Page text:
Do you tend to get along better with foreigners?

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swbluto
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21 Sep 2011, 12:03 am

I often found that I seem to more easily communicate with those who are foreigners. I wondered why this was but I don't know (Maybe it's because my life experiences are more "global" than most people's?), but I kind of wonder if it's common among aspies. If it is common for aspies, the only reason why that I can guess is that foreigners tend to be less idiomatic and more literal in their speech of the english language and so the "speech style" of foreigners and aspies would be more similar than between aspies and natives, and so aspies would tend to get along better with foreigners than natives. I'm just guessing, though. :)



abc123
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21 Sep 2011, 1:53 am

I think I do. I have read this in an Aspergers book. I think people in a different country speaking a different language feel a bit isolated and like an outsider and I am sensitive to that where I do think other people notice. They are also not sure of cultural aspects, or not confident with the language so maybe talk at a slower pace. They really appreciate someone assisting them and explaining aspects of your culture and acting as a buddy for support socially.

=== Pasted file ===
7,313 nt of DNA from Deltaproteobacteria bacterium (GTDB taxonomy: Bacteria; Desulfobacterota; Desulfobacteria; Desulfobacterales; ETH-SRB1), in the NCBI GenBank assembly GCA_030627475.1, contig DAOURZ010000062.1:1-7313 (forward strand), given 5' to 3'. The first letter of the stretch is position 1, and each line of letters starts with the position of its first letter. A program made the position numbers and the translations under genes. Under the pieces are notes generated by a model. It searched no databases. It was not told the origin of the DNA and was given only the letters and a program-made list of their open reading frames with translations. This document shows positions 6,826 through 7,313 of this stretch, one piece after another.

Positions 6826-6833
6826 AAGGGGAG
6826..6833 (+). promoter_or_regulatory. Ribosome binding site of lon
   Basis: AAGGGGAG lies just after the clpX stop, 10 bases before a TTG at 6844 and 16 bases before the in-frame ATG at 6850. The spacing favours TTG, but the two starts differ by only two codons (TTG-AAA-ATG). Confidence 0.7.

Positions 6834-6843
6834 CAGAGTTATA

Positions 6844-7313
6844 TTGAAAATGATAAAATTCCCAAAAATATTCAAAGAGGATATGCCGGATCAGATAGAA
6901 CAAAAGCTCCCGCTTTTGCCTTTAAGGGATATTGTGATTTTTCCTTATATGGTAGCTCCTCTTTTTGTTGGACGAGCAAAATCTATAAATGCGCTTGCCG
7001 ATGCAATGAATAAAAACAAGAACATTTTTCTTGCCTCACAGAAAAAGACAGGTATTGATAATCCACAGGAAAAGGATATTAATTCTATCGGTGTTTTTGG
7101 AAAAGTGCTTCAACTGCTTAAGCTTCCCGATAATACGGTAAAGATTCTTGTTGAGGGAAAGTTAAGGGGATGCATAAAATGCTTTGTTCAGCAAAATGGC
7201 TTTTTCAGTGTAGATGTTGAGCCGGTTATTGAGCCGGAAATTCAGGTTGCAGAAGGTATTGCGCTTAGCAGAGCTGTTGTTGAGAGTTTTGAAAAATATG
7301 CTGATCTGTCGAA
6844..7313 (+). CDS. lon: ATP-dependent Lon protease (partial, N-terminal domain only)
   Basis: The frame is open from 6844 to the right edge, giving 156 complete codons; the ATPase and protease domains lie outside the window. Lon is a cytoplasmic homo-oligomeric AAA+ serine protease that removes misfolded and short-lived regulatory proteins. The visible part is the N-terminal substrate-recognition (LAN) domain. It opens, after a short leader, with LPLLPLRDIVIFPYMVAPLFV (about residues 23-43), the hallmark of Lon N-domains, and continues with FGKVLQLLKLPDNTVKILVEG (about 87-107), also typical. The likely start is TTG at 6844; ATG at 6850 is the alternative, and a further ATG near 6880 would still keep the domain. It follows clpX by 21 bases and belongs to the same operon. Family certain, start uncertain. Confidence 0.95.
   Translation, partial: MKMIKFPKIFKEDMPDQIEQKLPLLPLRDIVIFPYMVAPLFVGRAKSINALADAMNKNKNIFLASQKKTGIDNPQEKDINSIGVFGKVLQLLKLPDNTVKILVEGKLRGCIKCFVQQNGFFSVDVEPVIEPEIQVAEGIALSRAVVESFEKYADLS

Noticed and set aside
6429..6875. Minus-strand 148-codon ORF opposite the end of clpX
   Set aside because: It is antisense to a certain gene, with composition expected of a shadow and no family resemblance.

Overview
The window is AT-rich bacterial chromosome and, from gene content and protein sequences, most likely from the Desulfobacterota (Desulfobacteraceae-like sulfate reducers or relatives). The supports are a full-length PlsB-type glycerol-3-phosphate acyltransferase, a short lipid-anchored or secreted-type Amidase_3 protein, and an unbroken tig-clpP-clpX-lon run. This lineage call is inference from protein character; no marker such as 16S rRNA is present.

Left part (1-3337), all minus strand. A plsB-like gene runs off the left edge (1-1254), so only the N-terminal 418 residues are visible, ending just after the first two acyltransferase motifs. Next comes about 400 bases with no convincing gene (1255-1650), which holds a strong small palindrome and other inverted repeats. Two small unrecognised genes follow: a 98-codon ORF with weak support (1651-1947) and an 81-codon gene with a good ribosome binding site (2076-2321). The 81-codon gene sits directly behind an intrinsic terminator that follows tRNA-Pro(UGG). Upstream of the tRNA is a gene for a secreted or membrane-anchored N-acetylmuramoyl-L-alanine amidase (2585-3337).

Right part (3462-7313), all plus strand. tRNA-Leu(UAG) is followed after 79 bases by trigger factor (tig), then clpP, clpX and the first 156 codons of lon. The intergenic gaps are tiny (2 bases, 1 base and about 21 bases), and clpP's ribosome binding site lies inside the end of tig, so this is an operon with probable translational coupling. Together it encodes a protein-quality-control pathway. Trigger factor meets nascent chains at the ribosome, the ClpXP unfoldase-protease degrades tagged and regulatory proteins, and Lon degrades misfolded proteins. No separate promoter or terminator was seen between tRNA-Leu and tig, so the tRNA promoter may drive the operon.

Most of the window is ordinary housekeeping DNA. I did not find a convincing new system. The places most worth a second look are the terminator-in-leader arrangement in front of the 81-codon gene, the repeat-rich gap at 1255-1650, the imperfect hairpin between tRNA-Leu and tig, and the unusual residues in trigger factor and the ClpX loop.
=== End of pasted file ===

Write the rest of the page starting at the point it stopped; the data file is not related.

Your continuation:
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21 Sep 2011, 1:55 am

lol, my boyfriend is from another country, so I guess so!



swbluto
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21 Sep 2011, 2:11 am

Fern wrote:
lol, my boyfriend is from another country, so I guess so!


lol, getting along better with them because you're attracted to their sexy accent doesn't count. :)



cyberdad
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21 Sep 2011, 3:07 am

swbluto wrote: